The State can Take your $42,000 Land Rover for a Minor Infraction but Why does It?

$42,000 Land RoverThe Supreme Court is very likely to rule that Indiana violated the Eight Amendment for excessive fines when it took Tyson Limb’s $42,000 Land Rover because he sold a small quantity of illegal drugs to an undercover law enforcement officer. I could talk about the War on Drugs, I could talk about seizures, I could talk about Incorporation, but instead I want to focus on how and why individuals in the state of Indiana, and in many other places, have simply lost their human decency.

What happened to us that we are willing to essentially steal another person’s property for the violation of a law? The attorney for the state of Indiana argues the Eighth Amendment doesn’t apply to states and if Indiana wanted to take your Land Rover for failing to obey the speed limit, they can do so. Let’s say the lawyer is right. Let’s say the protections built into the Constitution were not bolstered by the Fourteenth Amendment; which has largely been used to give said rights to the people against states and not just the federal government.

Imagine the state could take your car for speeding or foreclose on your house for having grass growing slightly too tall. If you were the law enforcement officer, if you were the prosecuting attorney, if you were the judge; would you do that to someone else? Just because you had the power to hurt another person, would you use that power?

Do you say, “If you can’t do the time, don’t do the crime?” Have you lost your humanity and compassion so completely that you’re willing, eager, and downright gleeful when you get to take someone else’s property? When you get to enrich yourself based on the misfortune of someone else do you jump for joy, do so, and blame them all the while?

Because that’s where we are. Law enforcement officers, local politicians, local prosecutors, and local judges happily do this every single day while the people that vote for and otherwise support them not only allow it, but cheer it on.

How can any decent person argue taking the Land Rover acceptable? It’s legal, I don’t deny that. We can pass any law we want. If enough people want to change the Constitution of the United States to reinstate slavery or to make women property, it can be done. No vile and disgusting law is beyond our power to enact.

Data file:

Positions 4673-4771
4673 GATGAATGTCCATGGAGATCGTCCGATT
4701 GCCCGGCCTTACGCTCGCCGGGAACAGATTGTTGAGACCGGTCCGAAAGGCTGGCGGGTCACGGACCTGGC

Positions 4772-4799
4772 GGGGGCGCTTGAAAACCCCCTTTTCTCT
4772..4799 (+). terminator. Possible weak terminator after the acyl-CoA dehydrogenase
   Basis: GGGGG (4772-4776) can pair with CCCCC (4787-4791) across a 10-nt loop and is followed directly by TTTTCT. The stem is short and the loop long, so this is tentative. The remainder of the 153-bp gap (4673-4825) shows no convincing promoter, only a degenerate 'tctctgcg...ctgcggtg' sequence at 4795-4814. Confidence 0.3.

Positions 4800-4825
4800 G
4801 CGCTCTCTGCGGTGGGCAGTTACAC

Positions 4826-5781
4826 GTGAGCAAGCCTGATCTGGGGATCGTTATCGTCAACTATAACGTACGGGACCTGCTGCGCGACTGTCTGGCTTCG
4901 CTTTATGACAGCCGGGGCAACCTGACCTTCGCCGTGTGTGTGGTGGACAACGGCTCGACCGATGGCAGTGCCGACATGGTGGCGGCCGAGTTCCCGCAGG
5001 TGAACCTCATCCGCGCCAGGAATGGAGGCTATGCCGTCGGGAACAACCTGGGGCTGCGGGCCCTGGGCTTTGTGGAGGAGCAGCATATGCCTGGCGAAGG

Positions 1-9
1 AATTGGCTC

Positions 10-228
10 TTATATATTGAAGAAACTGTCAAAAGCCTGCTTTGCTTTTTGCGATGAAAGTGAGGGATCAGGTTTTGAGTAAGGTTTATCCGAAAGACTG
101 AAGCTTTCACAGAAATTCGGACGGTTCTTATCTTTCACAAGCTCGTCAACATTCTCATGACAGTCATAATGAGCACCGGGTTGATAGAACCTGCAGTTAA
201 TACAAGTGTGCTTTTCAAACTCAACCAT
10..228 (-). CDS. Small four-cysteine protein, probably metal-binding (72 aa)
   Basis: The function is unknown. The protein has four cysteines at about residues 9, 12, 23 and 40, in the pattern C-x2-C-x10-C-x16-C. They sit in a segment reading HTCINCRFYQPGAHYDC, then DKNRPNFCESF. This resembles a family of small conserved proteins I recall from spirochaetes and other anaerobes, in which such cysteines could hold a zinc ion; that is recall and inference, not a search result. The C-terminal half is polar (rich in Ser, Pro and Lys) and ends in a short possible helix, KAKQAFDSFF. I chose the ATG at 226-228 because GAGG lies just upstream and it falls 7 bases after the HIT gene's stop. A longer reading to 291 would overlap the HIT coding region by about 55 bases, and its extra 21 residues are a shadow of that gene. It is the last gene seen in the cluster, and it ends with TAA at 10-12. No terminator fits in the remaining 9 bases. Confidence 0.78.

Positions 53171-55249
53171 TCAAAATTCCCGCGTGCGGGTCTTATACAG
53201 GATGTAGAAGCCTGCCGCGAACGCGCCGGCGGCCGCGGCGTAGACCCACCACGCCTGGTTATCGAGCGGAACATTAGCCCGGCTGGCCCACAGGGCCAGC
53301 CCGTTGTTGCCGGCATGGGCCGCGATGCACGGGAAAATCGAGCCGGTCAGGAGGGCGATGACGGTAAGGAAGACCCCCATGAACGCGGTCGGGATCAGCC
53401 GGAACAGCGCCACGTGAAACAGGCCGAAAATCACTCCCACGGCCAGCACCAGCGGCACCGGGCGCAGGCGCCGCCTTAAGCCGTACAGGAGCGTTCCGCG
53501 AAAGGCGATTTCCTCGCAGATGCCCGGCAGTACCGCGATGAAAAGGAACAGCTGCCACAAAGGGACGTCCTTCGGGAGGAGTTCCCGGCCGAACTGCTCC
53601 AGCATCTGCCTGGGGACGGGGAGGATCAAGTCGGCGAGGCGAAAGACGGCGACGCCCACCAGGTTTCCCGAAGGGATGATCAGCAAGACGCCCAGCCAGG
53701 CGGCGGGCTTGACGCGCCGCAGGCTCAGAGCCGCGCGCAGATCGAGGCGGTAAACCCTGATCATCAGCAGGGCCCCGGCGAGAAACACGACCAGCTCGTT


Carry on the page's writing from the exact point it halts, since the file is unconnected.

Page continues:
I’m asking you to look in the mirror and ask yourself why you allow this to happen. What happened to Tyson Limb is happening to other people every single day. Why don’t you care?

Tom Liberman

Thanksgiving and the Cell Phone Basket

Cell Phone BasketShould people use a Cell Phone Basket during their Thanksgiving Celebration this year? I’m seeing a trend toward this sort of thinking on my various social media platforms. The idea is simple enough, people are talking on their cell phones rather than participating in conversation with those present at the table. The idea of collecting phones using a cell phone basket goes beyond Thanksgiving but the family friendly holiday is certainly a focal point for the concept. Is it a good idea?

I think the majority of people will think it is. I disagree. It’s a concept that strikes directly at the heart of freedom. Some people abuse freedom and in order to stop them from doing so, the do-gooders of the world punish everyone. They are essentially saying: I don’t like it when you talk on your cell phone during dinner. I don’t talk on my cell phone during dinner. I’m going to force you to behave in a way that I think is appropriate. This is not just a problem at the dinner table but among the mainstream thinking of both major political parties. We think we know what is best for you, we think we know how you should behave, and we have no compunction about passing laws and putting pressure on you to conform to our way of thinking.

This mode of thinking is largely associated with Liberalism but I find that so-called Conservatives are just as, or even more, likely to try and force others to conform to their way of thinking. More and more, people think nothing of forcing through coercion, social pressure, or even legal maneuvering to conform to what they think is an appropriate standard.